Milton Friedman was gone from Chicago by then – at least physically. He left the year before for the Hoover Institute. But he wasn’t really gone. Friedman’s shadow loomed large over the economics department at Chicago. His wit, his disarming charm, his debate style – he was legendary and we all tried to mimic him.
But his ideas: they were the most powerful. Milton Friedman was a man who cared about ideas, who was defined by his ideas, and whose ideas were so powerful, so compelling, so robust that time and again they were the force behind major social changes that we still benefit from today.
All the ideas and policies that Milton Friedman became known for had one overarching theme: freedom. Individual liberty. Milton Friedman believed individual freedom is a moral good. He once said that his main theme in public policy was the promotion of freedom. And there has never been a more articulate voice in defense of freedom than Milton Friedman.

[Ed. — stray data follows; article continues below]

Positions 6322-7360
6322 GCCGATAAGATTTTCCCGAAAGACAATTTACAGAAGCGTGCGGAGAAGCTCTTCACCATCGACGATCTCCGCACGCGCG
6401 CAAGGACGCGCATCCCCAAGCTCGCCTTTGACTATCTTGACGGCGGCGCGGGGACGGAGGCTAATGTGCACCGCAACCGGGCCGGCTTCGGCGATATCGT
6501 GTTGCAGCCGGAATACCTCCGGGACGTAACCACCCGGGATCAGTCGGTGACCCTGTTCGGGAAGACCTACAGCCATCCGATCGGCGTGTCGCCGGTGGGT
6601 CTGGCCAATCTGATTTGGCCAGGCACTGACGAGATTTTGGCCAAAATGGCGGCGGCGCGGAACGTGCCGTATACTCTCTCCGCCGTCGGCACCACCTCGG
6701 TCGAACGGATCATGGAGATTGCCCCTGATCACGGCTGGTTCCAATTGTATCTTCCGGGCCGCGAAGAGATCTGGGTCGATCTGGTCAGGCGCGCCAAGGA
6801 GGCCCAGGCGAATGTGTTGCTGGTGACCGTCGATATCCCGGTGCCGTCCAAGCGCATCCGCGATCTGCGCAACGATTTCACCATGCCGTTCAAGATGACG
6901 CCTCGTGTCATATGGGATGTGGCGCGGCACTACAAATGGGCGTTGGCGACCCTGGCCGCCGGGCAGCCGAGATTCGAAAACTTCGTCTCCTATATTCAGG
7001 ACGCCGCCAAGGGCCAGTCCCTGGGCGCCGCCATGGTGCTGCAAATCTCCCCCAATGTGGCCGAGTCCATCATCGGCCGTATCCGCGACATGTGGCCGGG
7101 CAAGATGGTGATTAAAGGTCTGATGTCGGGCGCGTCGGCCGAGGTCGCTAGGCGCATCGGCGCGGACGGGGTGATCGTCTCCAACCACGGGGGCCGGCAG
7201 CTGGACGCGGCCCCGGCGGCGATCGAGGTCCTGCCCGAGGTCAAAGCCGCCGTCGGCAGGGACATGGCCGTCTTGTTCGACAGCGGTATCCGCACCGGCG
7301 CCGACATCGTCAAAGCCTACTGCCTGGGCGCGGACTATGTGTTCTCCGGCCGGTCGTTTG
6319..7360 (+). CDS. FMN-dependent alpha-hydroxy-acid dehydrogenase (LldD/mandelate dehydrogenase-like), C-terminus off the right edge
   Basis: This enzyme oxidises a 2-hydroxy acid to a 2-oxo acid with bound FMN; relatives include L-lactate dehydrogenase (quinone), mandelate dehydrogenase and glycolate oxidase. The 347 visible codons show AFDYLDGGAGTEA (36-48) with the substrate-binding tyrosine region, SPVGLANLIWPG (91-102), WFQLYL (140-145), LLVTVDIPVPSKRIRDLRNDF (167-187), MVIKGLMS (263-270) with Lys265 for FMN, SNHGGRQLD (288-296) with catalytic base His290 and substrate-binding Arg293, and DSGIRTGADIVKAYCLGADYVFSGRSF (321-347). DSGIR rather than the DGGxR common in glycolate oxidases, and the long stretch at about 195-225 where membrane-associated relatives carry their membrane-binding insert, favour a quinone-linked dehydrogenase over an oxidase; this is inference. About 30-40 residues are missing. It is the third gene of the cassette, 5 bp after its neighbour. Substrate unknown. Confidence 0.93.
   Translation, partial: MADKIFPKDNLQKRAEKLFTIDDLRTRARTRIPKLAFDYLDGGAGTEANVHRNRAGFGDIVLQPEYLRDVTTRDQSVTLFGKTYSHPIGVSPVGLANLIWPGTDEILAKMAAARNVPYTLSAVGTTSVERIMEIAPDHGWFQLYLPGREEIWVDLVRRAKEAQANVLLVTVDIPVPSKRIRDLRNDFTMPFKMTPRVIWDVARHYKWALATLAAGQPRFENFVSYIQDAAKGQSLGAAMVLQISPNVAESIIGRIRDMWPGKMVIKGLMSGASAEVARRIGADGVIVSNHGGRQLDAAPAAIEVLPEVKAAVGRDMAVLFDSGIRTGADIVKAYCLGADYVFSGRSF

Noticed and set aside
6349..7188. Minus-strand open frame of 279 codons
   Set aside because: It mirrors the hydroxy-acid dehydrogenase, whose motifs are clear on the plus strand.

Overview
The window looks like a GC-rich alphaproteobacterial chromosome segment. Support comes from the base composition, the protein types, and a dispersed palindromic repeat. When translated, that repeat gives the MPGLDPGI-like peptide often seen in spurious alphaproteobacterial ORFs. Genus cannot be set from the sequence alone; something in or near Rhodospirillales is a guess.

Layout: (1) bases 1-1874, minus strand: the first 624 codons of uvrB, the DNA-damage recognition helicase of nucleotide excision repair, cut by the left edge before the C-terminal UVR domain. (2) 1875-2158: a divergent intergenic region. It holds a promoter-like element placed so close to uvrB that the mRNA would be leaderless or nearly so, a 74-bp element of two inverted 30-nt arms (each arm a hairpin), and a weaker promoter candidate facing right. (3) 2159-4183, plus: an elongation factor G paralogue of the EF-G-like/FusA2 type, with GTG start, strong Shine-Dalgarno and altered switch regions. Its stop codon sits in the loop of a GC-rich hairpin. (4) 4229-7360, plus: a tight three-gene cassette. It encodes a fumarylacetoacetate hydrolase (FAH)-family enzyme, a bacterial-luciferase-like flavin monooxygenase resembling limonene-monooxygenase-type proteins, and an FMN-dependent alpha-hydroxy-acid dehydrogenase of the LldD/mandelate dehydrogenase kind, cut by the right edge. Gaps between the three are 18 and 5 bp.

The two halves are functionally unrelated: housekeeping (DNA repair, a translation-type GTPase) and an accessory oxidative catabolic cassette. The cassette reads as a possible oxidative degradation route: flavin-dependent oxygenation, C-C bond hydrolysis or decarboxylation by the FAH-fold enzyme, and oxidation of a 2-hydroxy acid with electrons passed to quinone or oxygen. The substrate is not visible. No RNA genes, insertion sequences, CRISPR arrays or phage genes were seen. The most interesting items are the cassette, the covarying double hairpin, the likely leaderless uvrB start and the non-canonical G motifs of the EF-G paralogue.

He is arguably is the most influential economist in history in terms of providing the intellectual and theoretical basis for major changes in public policy in areas that affected – and continue to affect, every single one of our lives.
His monetarist approach to macroeconomics was adopted by Fed Chairman Paul Volcker, and was largely responsible for taming the inflation monster of the 1970’s. It required a temporary spike in interest rates and a deep recession, but the monetarist approach of targeting money supply rather than interest rates prevailed. Since 1981, a time when the Fed has largely pursued a monetarist approach, swings in the business cycle have been much less frequent, and less severe than the 50 years before.
Friedman was instrumental in ending the Military Draft; he argued that conscription was an immoral limitation of freedom by government- indeed, a form of slavery. He thought that an all-volunteer military would be more effective anyway. He convinced Nixon to end the draft in 1973.